For many no-budget filmmakers, the post-production effects included in all consumer grade video editing software are usually the only options. I remember when I first began learning how to edit, the version of iMovie that I was using had only ten or so effect options ranging from fake film grain, fog, rain and a lens flare option which almost never appeared realistic no matter how you used it. Yet, I settled because I had no other choice.
After exhausting all of these options, and then diving into Final Cut Pro, I found myself falling into the same problem. I was becoming too dependent on the effects being offered instead of thinking of another solution to create the effect I really wanted for my project. I would go to an independent film festival and the same effects I used in my amateur video would appear in almost everyone’s films. Even though it was a wake-up call that I certainly wasn’t the only aspiring filmmaker hoping to make their work appear to have been shot on grainy 8mm, it was disheartening to say the least. I stopped using effects provided via the selected software and instead, began editing with a Dogme95-ish viewpoint on consumer CGI effects: i.e. the film would simply look how it looks on whatever camera I shot it on.
While sequence editing one night, I happened to notice a shot of snow falling down from the sky, directly towards the lens, which I had aimed upwards. Just to experiment, I sped up the sequence by almost 500 percent and pushed the contrast up as far as it could go. I was instantly struck. I placed said shot over another shot, lowered the opacity to about 50 percent and by the grace of God, I had developed my own authentic, unique video filter. This discovery became important because now I didn’t have to waste anything; I could use my scrap footage specifically to craft texture.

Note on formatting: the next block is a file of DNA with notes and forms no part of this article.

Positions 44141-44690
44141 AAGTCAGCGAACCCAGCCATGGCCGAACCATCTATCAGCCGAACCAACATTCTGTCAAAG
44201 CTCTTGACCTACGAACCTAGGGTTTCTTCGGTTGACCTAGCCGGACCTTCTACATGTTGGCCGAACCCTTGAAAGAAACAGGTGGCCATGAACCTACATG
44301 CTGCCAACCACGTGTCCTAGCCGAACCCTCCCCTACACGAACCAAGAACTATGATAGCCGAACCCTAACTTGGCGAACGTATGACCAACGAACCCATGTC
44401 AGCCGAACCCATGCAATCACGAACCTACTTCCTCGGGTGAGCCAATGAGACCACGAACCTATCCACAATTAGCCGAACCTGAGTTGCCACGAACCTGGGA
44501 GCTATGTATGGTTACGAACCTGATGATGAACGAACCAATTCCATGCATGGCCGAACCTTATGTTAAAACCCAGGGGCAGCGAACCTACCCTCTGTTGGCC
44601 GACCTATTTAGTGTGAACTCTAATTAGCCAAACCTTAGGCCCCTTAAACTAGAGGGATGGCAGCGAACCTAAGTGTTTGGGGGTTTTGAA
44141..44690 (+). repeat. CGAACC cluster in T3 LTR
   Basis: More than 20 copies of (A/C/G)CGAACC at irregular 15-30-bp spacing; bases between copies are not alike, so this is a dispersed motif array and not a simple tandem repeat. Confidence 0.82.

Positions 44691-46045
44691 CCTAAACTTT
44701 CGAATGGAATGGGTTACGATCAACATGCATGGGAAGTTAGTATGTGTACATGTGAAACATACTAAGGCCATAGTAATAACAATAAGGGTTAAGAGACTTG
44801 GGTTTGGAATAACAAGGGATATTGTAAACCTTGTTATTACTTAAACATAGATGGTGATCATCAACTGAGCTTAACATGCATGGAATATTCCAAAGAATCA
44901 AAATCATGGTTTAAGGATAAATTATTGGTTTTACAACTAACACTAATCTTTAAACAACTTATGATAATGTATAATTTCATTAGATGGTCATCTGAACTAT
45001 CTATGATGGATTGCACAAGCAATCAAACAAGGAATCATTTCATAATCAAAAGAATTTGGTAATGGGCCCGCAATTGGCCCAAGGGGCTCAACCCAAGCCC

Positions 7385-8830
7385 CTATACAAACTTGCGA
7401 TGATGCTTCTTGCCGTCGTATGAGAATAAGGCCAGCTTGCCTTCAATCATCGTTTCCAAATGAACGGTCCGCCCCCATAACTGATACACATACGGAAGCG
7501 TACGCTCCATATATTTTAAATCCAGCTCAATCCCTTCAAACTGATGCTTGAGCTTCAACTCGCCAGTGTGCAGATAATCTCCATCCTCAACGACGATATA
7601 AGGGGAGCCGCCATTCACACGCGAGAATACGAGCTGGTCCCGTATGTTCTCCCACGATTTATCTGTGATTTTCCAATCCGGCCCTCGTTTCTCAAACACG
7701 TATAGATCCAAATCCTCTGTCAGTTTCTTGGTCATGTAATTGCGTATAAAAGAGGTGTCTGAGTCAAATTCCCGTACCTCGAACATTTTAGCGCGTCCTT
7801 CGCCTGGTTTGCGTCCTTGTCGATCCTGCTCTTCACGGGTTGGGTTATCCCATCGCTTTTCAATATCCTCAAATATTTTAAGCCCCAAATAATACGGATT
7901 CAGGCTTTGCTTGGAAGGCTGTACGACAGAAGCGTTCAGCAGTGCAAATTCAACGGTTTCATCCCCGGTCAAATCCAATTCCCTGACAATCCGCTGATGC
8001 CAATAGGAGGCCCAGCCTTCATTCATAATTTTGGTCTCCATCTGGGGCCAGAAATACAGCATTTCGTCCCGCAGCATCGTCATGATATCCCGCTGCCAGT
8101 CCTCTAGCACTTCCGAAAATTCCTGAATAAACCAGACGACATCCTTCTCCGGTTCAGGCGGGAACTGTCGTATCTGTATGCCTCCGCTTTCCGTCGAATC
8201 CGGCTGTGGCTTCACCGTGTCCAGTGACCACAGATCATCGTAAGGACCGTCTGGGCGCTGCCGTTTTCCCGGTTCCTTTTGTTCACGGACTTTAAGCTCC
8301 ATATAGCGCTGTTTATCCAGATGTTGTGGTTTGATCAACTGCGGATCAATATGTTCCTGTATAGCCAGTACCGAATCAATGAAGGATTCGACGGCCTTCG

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I became obsessed with this process, making filter after filter, eventually compiling an entire folder of homemade video effects on my hard drive, labeled by texture; i.e. old wallpaper, brick, shingles, leaves, etc.. I noticed that textures such as wood could function as a unique substitute for a film grain effect when shot in black and white, with the camera moving rapidly about, as close as possible without the image becoming blurry or going out of focus. In fact, I was even able to make Stan Brakhage-inspired shorts with these simple filters.
After screening work that employed this new technique, people began to ask me if the filters were a part of an exclusive package I had purchased or if they simply hadn’t discovered the folder in their software. When I told them how I crafted them myself, they were stunned — which was not unlike my own reaction upon the initial discovery. The beauty of this discovery for me was that it opened up the opportunity for me to create an original looking project without having to spend a dime. Amazingly, I realized I wouldn’t have to waste anything and I’d be reducing production costs.
At the top of the page, you can take a look at five examples from my catalogue of homemade filters. I hope this inspires you to take out your disposable camera and begin shooting textured effects, as well as your entire feature. Happy filming!
Courtney Fathom Sell is an independent filmmaker, artist and writer who specializes in no-budget productions. His work, which has all been shot on disposable, consumer grade equipment all over the country, spans multiple genres; among them, the documentary “The Hole,” based around a mysterious neighborhood on the Brooklyn-Queens border; “My Dying Day,” about his father’s final days as he struggled with an aggressive form of cancer; and “Down Orchard Street,” which documented the rise of gentrification and the evictions of many long-term residents and businesses on the Lower East Side over the course of four years. Sell is currently in post-production on his newest feature documentary “Tracking Issues.”